When Stuck in a Miserable Job….

Copyrighted by Lorna Tedder. Originally published in Crimes to the Third Degree.

Sometimes, you have to wonder why a Higher Being would allow you to stay in a miserable, soul-sucking job. Or even in a moderately satisfying job that still doesn’t fulfill your life’s purpose. But sometimes, that’s exactly why you’re in a position you don’t want to be in. You have something to give to the people you meet there, even if you never know what you’ve done for them.

Flying By Night novel

A year ago, I was offered my pick of any local position in my career field, but I chose a quiet, somewhat boring staff job because it meant virtually no weekday or extended travel, and that was best for my single mom-hood. It’s been a comfortable place to work, if not terribly exciting. I could have picked a much more prestigious position but I put my family’s needs first, realizing that as long as I choose “no-travel” jobs, my chances of another promotion are nil. And that’s okay because so many other fulfilling activities are part of my life and not attached to my job.

But today, I understood why I am in this job, in this office. Not because of the teaching, advising, researching aspects-and heavens, no, not because of my talents for a being a good reviewer-I’m not anal enough to be as good an anal-yst as I think I should be!

Today, I had a long talk with a colleague-personal issues…it always is-and I knew, without a doubt, that the reason I’m in this office was to have that conversation. By being there, I had something to give her emotionally and spiritually. In exchange, without knowing it, she gave me insight into the thought processes of someone important to me. We gave each other a blessing today.

I’ve had this exact moment in previous jobs, too. Often someone I’ve taken under my wing and given a new perspective. There are productive, happy people in the workforce because I was there at the right time-put into a spot I didn’t want to be in -but something I said or did helped a light bulb come on so that they stopped whatever behavior was bad for them. And lest you think I take full credit for their little turnarounds, I fully understand that I was just the conduit-and that I got something back from the exchange that was just as good for me, too.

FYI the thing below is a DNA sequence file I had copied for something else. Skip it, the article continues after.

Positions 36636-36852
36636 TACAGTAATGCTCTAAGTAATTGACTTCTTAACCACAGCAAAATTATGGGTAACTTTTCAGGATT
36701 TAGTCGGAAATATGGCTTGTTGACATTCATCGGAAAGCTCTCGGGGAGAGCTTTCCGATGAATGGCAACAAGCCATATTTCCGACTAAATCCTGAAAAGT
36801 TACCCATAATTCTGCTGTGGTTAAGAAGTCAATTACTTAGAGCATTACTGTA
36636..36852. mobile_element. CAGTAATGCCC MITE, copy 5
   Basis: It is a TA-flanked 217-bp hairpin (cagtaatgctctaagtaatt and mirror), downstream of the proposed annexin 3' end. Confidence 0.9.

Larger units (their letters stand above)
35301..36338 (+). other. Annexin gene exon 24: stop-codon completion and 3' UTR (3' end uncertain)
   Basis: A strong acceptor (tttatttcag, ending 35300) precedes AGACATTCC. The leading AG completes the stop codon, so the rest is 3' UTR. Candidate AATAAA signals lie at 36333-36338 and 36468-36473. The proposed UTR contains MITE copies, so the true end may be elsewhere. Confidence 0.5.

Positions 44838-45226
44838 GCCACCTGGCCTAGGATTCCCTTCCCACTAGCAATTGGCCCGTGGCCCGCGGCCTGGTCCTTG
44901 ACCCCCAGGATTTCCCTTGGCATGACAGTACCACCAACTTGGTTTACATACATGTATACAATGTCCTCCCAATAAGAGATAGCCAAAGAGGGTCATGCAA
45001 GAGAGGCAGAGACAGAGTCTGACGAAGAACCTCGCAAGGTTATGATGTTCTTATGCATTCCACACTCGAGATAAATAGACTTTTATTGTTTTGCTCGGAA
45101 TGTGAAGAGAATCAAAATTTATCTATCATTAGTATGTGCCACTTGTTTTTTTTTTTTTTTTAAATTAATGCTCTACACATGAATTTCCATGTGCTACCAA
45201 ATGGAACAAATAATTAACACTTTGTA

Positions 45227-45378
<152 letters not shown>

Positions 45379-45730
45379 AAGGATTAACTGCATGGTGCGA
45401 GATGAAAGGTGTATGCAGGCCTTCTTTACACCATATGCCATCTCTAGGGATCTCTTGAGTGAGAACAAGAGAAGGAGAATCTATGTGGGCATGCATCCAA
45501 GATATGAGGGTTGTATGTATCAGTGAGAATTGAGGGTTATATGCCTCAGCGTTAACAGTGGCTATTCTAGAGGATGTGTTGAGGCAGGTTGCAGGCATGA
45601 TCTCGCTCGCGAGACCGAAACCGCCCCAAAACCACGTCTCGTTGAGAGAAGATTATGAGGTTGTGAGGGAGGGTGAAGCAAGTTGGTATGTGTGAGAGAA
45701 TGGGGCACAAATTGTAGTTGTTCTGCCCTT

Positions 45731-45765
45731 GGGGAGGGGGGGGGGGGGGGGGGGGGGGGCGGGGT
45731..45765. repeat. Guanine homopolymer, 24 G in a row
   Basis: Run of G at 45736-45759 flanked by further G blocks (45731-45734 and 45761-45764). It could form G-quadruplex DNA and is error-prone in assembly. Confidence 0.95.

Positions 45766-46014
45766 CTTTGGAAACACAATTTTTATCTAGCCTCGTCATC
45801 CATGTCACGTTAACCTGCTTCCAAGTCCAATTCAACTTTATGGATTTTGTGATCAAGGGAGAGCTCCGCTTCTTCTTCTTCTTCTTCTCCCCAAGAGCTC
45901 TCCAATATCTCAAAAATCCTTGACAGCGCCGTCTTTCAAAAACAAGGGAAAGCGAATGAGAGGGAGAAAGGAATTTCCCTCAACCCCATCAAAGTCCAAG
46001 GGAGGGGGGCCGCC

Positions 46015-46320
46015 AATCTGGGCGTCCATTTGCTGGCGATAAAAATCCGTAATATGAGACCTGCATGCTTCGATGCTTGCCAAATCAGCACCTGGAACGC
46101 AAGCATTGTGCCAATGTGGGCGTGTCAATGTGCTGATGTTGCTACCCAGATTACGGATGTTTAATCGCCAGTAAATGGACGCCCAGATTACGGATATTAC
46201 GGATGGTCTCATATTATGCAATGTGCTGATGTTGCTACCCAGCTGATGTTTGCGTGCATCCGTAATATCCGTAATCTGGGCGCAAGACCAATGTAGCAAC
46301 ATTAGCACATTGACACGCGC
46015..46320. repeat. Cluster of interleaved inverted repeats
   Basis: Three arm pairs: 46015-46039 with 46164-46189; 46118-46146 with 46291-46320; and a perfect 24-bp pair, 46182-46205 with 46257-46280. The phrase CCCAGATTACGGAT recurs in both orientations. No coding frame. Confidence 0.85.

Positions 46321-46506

Not every job ended so positively. I’ve been in offices from Hell, but the opportunities for change have been there, taken or not. In the only office I’ve ever worked in that I truly hated, I left with a major reprioritization of my life plan.

The supervisor who made me miserable? I still have her email where she promised that if I would do her work for her for one whole year while she got her Master’s Degree (I already had mine), she would get me promoted. She had a terrible habit of bailing out of work with an email at 12:55 to me and to 50 other people, including all the bosses, telling me to give a briefing about something I had never heard of…at 1:00. She had a really bad habit of claiming credit and shifting blame and I was her opportunity to change her [evil] ways. I left the job, got promoted without her help, and watched her implode a few months later when she blamed the wrong person-someone with a lot more rank than I’d had. But we both got something out of that experience, whether we knew it or not at the time. And I got promoted without any help from her.

As I left for lunch today, I ran into someone I worked with years ago. We reminisced a little before she asked if I remembered a heartfelt chat we had about her penchant for alcohol and why she needed to self-medicate.

“You were a real blessing to me,” she said. “I’d been praying for help and the Lord used you to kick my rear end. I got my life back in order because of something you told me.”

I never would have guessed. All these years, and I’d never heard this. At the time, I was in the office from Hell, dealing with Satan’s little sister for a supervisor.

It makes me wonder, for all these people in jobs where they don’t want to be—or even ones where they do want to be—do people realize what a silent blessing they so often are?


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